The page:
FWIW, there was a related discussion on Quora on this recently

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8.5 years ago
Paul ▴ 20

I can add that somebody with good knowledge of informatics can help to develop user-friendly tools (available on web-servers etc.).

In other words if a research group has well-defined ideas: this program should enable users to do this and this, the expert in informatics can work on this.

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11 weeks ago
petrandent ▴ 20

I think bioinformatics are much closer to computer science than to biology, that said i mean it is much harder for a biologist to get heavily involved in the field in comparison to a computer science. Most pioneers in the field of bioinformatics come from a purely technological background (mathematics, data science, IT) , very few biologists end up to become real pioneers in this field because it is so heavily data oriented.... A very small background/knowledge of very basic high school biology is more than enough for doing bioinformatics.

PS. Also if you take a look at the job market the employers are looking mostly for candidates with strong computer science background , and much much less with a biology background.

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I think this depends on your definition of a bioinformatician. I have always been of the opinion that there are 2 types of "Bioinformatician"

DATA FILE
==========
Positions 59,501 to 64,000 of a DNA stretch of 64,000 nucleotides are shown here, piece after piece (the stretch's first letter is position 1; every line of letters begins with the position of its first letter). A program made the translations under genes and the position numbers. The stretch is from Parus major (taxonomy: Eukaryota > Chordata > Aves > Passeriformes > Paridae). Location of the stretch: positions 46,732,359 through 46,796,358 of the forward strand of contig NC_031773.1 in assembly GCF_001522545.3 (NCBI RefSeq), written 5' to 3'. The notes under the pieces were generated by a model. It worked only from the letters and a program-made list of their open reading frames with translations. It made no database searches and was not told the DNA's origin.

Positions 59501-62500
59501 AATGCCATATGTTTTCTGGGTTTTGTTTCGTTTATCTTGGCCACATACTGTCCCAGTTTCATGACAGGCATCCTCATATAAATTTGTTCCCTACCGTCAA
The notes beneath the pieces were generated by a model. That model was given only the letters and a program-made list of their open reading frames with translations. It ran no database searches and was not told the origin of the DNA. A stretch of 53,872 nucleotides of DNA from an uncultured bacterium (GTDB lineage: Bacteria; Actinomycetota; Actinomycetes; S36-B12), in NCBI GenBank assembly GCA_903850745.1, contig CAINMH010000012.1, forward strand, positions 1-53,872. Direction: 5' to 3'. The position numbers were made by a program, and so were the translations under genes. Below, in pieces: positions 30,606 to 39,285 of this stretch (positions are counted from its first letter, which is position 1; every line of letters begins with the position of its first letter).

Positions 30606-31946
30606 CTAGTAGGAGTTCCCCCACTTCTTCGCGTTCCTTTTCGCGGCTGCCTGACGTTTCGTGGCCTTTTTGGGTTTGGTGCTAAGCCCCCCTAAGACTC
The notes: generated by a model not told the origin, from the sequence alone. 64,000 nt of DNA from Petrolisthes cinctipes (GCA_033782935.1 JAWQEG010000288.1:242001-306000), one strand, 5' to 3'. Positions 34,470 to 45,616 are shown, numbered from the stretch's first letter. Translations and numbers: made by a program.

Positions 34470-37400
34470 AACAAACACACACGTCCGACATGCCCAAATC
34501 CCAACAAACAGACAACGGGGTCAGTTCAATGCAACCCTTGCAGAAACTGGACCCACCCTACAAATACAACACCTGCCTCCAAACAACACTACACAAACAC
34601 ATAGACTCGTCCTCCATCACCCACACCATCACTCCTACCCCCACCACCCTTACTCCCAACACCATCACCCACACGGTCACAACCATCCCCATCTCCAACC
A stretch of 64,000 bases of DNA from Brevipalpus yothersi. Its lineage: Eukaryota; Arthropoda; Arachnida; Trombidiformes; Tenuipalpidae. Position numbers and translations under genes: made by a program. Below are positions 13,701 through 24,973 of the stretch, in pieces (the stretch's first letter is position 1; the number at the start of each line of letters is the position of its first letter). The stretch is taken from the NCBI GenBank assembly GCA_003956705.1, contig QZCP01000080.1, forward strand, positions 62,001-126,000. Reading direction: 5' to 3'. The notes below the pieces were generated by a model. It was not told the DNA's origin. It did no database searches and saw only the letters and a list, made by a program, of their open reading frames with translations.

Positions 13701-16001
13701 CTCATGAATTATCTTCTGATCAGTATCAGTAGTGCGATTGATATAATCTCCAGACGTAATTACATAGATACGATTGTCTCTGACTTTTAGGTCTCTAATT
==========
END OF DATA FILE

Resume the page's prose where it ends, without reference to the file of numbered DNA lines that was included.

• Type I: probably (though not exclusively by any means) from a CS, Maths or Engineering type background. The likes of your Heng Li's etc, who are making hardcore algorithms and software tools with less emphasis on the specific biological question it answers

  • Type II: your "analysts" and data scientists. The people that use the tools Type I informaticians develop to answer actual biological questions. Probably from an experimental science background, with far more than a high school level of biology knowledge.

Neither can exist without the other.

I firmly disagree with your statement in your PS though. Among the most employable people right now are biologists that have learned to write some half-decent code, for numerous reasons:

  • They know how to ask good biological questions
  • They know what a sensible prediction of biological reality looks like
  • They know how to converse with people across the skills gap much better (IME)